Submissions published on best practice when responding to complaints of institutional child sexual abuse
The Royal Commission has published 35 submissions received from a range of organisations and individuals in response to its consultation paper: Best practice principles in responding to complaints of child sexual abuse in institutional contexts. The Commission received submissions from sector peak bodies, government agencies, survivor advocacy and support groups, religious institutions and other interested parties.
The consultation paper, which was released in March this year, sought input into which matters should be canvassed in a complaint handling policy and how those matters might be addressed, as well as the Royal Commission’s suggested best practice principles.
Royal Commission Acting CEO, Marianne Christmann, said that child sexual abuse should never happen, however when it does, complaints should be dealt with in a manner that protects the child, provides justice to the victim and holds perpetrators to account.
“The Royal Commission is striving to ensure that all complaints of institutional child sexual abuse are dealt with in an appropriate, timely and responsible manner, no matter the scenario or institution,” she said.
Most of the submissions received supported the Royal Commission’s best practice principles and its guidance to institutions on responding to child sexual abuse complaints. Many submissions also made valuable suggestions for improving and streamlining the Commission’s work in this area.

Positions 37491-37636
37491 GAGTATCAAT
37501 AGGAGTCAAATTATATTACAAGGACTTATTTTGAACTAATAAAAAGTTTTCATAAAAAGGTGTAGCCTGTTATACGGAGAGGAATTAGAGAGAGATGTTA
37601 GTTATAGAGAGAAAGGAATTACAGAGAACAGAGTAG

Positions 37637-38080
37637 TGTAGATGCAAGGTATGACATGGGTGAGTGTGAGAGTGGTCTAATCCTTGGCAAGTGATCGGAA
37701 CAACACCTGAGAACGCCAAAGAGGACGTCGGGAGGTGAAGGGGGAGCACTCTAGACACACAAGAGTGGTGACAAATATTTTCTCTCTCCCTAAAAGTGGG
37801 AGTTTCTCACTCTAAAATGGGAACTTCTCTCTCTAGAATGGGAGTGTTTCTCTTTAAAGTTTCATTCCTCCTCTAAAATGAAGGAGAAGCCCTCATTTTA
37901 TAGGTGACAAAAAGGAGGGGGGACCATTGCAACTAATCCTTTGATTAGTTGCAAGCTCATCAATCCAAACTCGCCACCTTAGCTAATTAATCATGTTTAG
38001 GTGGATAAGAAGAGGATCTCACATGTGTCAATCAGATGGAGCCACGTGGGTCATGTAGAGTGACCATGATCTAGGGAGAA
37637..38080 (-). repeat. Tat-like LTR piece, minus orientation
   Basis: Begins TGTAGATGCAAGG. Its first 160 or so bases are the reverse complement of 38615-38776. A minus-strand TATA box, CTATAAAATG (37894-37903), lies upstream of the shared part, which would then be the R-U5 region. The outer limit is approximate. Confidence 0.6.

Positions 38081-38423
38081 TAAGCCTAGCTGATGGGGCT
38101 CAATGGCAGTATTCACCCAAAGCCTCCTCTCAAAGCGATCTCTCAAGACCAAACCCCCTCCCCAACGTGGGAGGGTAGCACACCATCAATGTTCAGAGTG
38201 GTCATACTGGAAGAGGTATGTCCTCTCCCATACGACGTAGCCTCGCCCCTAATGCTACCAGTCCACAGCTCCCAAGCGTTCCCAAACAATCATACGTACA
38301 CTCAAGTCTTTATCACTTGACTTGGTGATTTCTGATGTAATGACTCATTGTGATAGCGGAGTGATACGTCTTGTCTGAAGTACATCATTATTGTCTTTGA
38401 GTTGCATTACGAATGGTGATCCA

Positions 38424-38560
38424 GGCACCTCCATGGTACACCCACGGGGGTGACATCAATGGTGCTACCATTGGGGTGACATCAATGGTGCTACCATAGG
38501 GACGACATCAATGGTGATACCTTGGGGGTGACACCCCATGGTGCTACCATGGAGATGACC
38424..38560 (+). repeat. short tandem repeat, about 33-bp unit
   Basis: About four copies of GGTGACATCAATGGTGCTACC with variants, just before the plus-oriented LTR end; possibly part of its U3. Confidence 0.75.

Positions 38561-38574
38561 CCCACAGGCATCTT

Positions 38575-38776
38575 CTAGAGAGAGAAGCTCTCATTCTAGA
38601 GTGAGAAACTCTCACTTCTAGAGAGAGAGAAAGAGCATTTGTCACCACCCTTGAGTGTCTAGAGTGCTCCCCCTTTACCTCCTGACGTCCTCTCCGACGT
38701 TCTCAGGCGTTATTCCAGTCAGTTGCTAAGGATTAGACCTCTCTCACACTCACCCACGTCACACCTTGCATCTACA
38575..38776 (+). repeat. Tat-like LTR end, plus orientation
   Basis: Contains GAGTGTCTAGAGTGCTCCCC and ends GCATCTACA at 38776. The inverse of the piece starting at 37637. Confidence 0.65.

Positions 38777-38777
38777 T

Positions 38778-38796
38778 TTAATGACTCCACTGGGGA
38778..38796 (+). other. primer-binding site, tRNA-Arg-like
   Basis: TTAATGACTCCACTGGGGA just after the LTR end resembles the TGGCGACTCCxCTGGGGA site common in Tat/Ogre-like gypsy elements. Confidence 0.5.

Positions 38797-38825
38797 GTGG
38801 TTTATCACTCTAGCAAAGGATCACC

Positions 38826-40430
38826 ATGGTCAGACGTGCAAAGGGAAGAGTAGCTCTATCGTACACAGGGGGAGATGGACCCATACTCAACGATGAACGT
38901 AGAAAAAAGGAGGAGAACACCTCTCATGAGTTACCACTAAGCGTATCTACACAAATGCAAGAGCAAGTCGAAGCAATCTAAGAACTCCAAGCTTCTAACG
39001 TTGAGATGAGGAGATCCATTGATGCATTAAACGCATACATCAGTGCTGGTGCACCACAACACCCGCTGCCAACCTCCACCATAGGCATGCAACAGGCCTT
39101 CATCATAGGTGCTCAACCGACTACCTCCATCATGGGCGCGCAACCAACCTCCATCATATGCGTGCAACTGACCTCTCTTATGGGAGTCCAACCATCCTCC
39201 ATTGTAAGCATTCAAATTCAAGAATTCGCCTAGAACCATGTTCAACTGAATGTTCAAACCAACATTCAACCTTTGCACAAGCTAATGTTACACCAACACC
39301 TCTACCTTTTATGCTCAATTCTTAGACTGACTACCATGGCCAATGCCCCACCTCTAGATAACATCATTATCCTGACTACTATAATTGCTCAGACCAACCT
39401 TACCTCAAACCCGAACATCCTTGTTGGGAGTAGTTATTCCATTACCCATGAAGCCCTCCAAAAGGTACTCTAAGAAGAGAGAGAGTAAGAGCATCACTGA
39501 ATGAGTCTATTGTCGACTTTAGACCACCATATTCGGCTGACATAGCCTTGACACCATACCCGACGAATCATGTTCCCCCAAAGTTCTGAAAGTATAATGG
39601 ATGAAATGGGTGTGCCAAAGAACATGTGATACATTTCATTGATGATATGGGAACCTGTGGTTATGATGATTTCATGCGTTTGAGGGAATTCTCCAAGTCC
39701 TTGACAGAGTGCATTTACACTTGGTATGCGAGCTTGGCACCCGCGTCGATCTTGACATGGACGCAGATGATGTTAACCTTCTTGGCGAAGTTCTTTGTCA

Ms Christmann said all of the submissions would be considered, alongside information from relevant case studies, private sessions and the Royal Commission’s broader policy and research work. Together, this material will inform recommendations the Royal Commission may make in order to better respond to complaints of child sexual abuse.
Most of the submissions the Royal Commission received in response to the Consultation Paper are published on our website.
However, submissions were not published if:
- the author expressly requested that their submission not be published
- the Royal Commission made the decision not to publish a submission to ensure fairness.
The Royal Commission’s terms of reference require it to consider how institutions identify, report and investigate allegations of child sexual abuse in institutions.
Read the submissions.